Postprandial plasma oxyphytosterol concentrations after consumption of plant sterol or stanol enriched mixed meals in healthy subjects

S. Baumgartner*, R.P. Mensink, M. Konings, H.F. Schött, S. Friedrichs, C. Husche, D. Lutjohann, J. Plat

*Corresponding author for this work

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Epidemiological studies have reported inconsistent results on the relationship between increased plant sterol concentrations with cardiovascular risk, which might be related to the formation of oxyphytosterols (plant sterol oxidation products) from plant sterols. However, determinants of oxyphytosterol formation and metabolism are largely unknown. It is known, however, that serum plant sterol concentrations increase after daily consumption of plant sterol enriched products, while concentrations decrease after plant stanol consumption. Still, we have earlier reported that fasting oxyphytosterol concentrations did not increase after consuming a plant sterol- or a plant stanol enriched margarine (3.0 g/d of plant sterols or stanols) for 4 weeks. Since humans are in a non-fasting state for most part of the day, we have now investigated effects on oxyphytosterol concentrations during the postprandial state. For this, subjects consumed a shake (50 g of fat, 12 g of protein, 67 g of carbohydrates), containing no, or 3.0 g of plant sterols or plant stanols. Blood samples were taken up to 8 hours and after 4 hours subjects received a second shake (without plant sterols or plant stanols). Serum oxyphytosterol concentrations were determined in BHT-enriched EDTA plasma via GC-MS/MS. 7beta-OH-campesterol and 7beta-OH-sitosterol concentrations were significantly higher after consumption of a mixed meal enriched with plant sterol esters compared to the control and plant stanol ester meal. These increases were seen only after consumption of the second shake, illustrative for a second meal effect. Non-oxidized campesterol and sitosterol concentrations also increased after plant sterol consumption, in parallel with 7beta-OH concentrations and again only after the second meal. Apparently, plant sterols and oxyphytosterols follow the same second meal effect as described for dietary cholesterol. However, the question remains whether the increase in oxyphytosterols in the postprandial phase is due to absorption or endogenous formation.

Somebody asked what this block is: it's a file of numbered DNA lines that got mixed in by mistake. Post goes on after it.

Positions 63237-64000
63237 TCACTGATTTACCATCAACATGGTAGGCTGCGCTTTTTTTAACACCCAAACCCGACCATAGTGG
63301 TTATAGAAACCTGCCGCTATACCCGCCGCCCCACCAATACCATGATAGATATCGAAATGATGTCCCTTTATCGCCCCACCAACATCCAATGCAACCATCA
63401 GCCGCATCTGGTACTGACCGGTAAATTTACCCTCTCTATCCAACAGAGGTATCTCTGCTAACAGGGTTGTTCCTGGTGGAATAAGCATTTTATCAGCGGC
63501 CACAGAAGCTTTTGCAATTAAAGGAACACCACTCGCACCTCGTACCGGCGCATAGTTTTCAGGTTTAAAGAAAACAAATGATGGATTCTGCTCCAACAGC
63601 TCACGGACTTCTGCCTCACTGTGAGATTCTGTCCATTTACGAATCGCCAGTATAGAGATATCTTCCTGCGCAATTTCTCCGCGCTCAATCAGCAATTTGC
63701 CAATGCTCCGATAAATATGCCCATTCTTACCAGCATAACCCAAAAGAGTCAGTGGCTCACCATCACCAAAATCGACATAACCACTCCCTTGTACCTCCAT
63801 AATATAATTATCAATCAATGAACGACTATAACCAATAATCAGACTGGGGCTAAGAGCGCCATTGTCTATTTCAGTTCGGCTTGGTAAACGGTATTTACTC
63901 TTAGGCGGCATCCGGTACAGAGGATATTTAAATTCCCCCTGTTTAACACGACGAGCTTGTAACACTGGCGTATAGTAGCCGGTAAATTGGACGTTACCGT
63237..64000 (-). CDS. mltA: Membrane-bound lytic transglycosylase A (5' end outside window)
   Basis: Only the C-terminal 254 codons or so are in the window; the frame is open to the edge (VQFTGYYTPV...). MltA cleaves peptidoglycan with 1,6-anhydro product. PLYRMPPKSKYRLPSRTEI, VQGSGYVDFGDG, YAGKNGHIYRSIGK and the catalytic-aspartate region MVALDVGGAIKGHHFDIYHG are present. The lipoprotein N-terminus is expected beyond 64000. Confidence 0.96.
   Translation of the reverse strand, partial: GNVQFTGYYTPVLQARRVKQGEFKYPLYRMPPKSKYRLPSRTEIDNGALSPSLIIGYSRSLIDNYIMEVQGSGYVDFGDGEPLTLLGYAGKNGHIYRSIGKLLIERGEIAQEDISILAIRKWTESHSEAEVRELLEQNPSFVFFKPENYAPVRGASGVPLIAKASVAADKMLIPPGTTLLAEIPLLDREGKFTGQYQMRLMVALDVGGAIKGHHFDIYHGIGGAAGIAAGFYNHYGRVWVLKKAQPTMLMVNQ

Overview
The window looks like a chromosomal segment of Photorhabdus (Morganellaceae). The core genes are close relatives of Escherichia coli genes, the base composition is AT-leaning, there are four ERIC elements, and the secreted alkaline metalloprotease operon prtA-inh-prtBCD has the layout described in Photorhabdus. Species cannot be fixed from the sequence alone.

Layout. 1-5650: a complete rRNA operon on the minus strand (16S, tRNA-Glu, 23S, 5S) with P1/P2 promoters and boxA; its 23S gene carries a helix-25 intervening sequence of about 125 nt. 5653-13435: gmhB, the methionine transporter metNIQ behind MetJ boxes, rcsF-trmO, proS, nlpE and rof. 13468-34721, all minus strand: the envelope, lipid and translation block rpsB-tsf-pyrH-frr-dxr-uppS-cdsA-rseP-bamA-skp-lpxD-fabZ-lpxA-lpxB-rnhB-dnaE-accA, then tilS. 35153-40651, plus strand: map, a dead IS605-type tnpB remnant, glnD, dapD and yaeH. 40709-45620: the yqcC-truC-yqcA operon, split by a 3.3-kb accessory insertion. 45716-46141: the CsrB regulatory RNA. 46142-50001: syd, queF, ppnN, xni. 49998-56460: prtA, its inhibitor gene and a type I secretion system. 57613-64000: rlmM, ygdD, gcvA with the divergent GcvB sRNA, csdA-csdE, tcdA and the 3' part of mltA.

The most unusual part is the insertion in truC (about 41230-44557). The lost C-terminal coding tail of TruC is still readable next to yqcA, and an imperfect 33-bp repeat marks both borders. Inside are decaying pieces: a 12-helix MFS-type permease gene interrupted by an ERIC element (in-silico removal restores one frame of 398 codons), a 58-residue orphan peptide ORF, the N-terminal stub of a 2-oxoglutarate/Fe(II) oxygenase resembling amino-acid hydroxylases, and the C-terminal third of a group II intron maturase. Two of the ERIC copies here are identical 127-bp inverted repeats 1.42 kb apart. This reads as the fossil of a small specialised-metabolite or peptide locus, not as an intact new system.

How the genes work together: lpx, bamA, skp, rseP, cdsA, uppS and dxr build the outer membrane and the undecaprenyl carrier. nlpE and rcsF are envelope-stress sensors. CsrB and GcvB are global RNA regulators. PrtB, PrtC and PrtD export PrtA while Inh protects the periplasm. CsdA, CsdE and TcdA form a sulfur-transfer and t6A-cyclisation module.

Original languageEnglish
Pages (from-to)281-286
Issue numberB
Publication statusPublished - 1 Jan 2015

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